Moonshot: Why Cole Sprouse & Lana Condor's Kiss At The End Was Awkward

Warning: the following contains SPOILERS for Moonshot.

Moonshot ends with a fated but awkward kiss between Walt and Sophie, played respectively by Riverdale's Cole Sprouse and To All the Boys' Lana Condor. Despite the fact that these are two of the most well-known young actors in the rom-com genre, their first and final kiss in the very last scenes of Moonshot is surprisingly awkward. However, there's actually an in-universe explanation for this clumsy interaction.

Moonshot is set in the spacefaring age of 2049, a time when Earth has colonized Mars, and the red planet has become a symbol of humanity's hopes and dreams. This is reflected in the fashion, production design, soundtrack, and overall look and feel of the movie. However, despite Moonshot's glossy and fantastical sci-fi setting, its narratives about love and relationships are very grounded.

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Moonshot's awkward finale kiss, in turn, is a reflection of this grounded perspective on romance. It's simply a realistic depiction of a first kiss between two genuine friends who really didn't think that they would end up with each other. Amid Moonshot's sentimental soundtrack and dreamy lighting, the kiss between Walt and Sophie, as well as the way that their relationship develops, are awkward because they're grounded in reality. Their earlier interactions are stilted because the characters don't really want to be with each other–yet. Indeed, the only thing that's not realistic about the kiss is that it didn't happen sooner. That said, in the rom-com genre, a bit of plot magic goes a long way in setting up the perfect first kiss.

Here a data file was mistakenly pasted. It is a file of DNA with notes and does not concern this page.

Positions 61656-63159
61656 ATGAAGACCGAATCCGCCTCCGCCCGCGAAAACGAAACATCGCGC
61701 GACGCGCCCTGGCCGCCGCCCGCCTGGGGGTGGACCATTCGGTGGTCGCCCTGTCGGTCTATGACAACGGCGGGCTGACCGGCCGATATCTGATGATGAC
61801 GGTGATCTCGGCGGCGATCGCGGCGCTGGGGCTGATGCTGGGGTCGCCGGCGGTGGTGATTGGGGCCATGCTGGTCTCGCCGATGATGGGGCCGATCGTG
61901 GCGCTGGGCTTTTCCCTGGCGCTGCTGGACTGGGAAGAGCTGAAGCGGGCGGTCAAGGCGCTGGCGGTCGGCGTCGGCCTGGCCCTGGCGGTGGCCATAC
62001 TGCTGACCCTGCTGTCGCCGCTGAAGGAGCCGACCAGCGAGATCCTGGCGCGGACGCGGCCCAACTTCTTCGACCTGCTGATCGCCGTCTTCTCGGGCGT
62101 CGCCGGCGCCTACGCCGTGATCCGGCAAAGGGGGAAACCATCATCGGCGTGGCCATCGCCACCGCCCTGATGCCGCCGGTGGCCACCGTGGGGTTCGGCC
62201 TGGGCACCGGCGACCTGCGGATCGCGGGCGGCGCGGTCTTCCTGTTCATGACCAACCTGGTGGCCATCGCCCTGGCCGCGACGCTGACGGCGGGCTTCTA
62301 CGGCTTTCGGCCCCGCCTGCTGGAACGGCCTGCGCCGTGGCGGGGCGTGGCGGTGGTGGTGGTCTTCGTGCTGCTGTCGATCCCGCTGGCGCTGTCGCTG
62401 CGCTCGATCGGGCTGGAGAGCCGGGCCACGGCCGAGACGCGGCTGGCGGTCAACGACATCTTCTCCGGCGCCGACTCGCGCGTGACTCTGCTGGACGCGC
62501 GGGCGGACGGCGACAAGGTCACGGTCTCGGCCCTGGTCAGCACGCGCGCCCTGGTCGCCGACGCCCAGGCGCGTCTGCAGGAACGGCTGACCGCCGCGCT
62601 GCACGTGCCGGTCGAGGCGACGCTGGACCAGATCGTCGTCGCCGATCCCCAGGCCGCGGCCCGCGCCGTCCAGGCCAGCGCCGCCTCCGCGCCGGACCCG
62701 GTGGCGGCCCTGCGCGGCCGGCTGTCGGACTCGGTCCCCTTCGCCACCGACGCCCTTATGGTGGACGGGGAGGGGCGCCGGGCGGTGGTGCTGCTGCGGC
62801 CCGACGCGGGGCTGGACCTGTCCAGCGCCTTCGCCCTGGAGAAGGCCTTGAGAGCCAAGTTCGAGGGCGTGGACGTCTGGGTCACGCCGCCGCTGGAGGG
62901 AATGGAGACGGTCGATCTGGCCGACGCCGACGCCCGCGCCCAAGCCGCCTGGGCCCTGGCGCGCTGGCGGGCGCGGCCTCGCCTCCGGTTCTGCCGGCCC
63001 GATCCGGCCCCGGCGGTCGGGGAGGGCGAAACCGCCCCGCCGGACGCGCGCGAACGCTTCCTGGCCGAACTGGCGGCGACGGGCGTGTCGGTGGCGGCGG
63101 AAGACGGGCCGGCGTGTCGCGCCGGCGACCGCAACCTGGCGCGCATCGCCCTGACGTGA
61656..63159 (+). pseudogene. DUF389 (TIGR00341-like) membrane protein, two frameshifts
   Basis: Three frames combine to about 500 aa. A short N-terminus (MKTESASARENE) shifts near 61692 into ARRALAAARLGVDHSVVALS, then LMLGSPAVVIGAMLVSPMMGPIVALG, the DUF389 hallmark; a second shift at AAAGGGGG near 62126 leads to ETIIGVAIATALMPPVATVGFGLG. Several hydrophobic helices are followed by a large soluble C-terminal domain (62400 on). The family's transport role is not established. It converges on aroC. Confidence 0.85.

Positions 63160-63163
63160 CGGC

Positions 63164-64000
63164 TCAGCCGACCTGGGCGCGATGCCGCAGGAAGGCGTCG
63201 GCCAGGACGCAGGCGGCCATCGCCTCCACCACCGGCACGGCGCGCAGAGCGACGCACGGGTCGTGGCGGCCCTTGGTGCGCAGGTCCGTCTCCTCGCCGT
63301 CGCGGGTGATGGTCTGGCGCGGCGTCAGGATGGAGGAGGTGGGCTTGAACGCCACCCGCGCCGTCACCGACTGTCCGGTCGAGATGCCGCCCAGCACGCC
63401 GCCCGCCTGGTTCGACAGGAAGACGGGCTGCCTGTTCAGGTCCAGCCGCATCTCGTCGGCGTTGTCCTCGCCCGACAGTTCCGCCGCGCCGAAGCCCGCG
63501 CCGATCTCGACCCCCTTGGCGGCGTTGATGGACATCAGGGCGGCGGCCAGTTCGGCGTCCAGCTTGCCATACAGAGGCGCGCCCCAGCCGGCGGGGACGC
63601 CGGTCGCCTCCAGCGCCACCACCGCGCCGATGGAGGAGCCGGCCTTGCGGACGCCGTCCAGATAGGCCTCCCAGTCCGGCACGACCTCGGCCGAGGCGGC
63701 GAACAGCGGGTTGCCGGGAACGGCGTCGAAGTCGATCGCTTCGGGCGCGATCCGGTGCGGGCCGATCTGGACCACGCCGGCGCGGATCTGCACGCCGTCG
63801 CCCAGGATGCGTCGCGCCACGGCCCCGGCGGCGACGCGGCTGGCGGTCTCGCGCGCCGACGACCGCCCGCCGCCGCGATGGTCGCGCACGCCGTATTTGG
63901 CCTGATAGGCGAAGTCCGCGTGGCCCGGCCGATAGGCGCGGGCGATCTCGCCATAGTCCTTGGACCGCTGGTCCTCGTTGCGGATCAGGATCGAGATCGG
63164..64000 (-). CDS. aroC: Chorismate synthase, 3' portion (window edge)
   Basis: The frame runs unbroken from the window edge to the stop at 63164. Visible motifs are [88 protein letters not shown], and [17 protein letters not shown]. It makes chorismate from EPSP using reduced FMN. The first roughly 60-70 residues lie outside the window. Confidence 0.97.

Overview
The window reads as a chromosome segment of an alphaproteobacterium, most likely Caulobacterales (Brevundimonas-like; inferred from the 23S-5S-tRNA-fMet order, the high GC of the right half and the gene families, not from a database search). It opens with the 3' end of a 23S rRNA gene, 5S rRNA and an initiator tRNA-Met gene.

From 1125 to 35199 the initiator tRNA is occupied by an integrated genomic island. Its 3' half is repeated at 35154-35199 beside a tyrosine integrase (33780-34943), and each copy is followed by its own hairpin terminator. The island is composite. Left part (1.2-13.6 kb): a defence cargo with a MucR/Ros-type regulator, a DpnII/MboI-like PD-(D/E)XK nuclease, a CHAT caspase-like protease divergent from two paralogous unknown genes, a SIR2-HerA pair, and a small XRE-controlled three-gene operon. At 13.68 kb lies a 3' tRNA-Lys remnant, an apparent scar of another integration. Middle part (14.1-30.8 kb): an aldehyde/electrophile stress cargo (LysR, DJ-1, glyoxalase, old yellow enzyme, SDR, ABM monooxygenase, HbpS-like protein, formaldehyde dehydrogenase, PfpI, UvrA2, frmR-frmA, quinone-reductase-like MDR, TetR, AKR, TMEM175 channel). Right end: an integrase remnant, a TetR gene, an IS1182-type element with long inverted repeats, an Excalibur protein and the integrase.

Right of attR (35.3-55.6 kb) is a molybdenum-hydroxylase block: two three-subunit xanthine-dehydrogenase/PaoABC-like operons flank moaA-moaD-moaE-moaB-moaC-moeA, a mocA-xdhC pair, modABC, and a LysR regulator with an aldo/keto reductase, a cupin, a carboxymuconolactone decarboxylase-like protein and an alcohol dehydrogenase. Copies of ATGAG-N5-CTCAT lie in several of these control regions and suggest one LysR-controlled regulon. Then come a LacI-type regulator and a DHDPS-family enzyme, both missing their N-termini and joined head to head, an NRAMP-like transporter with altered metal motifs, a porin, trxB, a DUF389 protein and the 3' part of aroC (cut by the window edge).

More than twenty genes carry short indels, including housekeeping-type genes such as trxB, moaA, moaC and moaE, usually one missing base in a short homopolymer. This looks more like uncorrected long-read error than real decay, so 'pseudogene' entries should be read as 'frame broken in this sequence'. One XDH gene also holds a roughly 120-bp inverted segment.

Moonshot's realistic perspective isn't just limited to its core love story. In the periphery, the high-tech Mars colony is a shining example of human achievement. However, upon closer inspection, it's also a billionaire vanity project that's enabling scientists and rich people to abandon Earth. Although these aspects of Moonshot aren't fully explored in the movie, the sociopolitical and economic conditions of the time are what inform and drive the decisions of Moonshot's cast of characters. For instance, the only reason Walt isn't already on Mars at the start of the movie is that he's poor. Meanwhile, during the ending of Moonshot, Sophie's decision to go back to Earth isn't because of Walt, but because she still wants to work toward saving and not abandoning the planet.

Moonshot might seem like an ordinary rom-com movie, but it's actually a subtle criticism of how billionaires are abandoning Earth. But with this backdrop, it's a simple story about two platonic friends slowly developing feelings for one another. This realistic perspective is what set the stage for Moonshot's awkward finale kiss. By rooting its most crucial elements in reality, Moonshot succeeds as a rom-com fantasy.

More: Netflix's Stowaway Revives The Oldest Sci-Fi Story Debate

Moonshot is streaming now on HBO Max.



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